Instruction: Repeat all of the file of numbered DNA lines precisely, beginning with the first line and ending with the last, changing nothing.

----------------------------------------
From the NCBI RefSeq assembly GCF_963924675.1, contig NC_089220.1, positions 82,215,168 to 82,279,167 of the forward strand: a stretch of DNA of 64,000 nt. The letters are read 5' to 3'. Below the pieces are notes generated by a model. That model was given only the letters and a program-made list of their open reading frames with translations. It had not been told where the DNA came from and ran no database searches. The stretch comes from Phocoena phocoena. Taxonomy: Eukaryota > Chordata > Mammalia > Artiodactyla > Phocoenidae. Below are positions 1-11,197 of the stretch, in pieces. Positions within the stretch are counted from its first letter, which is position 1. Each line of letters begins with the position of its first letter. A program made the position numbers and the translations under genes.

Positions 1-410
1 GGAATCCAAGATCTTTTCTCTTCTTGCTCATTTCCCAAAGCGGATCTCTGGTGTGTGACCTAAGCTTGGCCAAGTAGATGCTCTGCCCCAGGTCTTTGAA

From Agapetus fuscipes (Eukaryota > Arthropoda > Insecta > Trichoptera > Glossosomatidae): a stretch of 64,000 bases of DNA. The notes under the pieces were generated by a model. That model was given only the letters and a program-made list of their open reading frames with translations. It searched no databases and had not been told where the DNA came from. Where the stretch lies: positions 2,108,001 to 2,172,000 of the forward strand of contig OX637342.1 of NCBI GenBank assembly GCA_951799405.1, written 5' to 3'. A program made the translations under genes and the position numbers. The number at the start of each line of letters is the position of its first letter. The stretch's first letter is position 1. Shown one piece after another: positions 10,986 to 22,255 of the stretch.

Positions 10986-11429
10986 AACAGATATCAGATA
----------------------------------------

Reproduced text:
From the NCBI RefSeq assembly GCF_963924675.1, contig NC_089220.1, positions 82,215,168 to 82,279,167 of the forward strand: a stretch of DNA of 64,000 nt. The letters are read 5' to 3'. Below the pieces are notes generated by a model. That model was given only the letters and a program-made list of their open reading frames with translations. It had not been told where the DNA came from and ran no database searches. The stretch comes from Phocoena phocoena. Taxonomy: Eukaryota > Chordata > Mammalia > Artiodactyla > Phocoenidae. Below are positions 1-11,197 of the stretch, in pieces. Positions within the stretch are counted from its first letter, which is position 1. Each line of letters begins with the position of its first letter. A program made the position numbers and the translations under genes.

Positions 1-410
1 GGAATCCAAGATCTTTTCTCTTCTTGCTCATTTCCCAAAGCGGATCTCTGGTGTGTGACCTAAGCTTGGCCAAGTAGATGCTCTGCCCCAGGTCTTTGAA

From Agapetus fuscipes (Eukaryota > Arthropoda > Insecta > Trichoptera > Glossosomatidae): a stretch of 64,000 bases of DNA. The notes under the pieces were generated by a model. That model was given only the letters and a program-made list of their open reading frames with translations. It searched no databases and had not been told where the DNA came from. Where the stretch lies: positions 2,108,001 to 2,172,000 of the forward strand of contig OX637342.1 of NCBI GenBank assembly GCA_951799405.1, written 5' to 3'. A program made the translations under genes and the position numbers. The number at the start of each line of letters is the position of its first letter. The stretch's first letter is position 1. Shown one piece after another: positions 10,986 to 22,255 of the stretch.

Positions 10986-11429
10986 AACAGATATCAGATA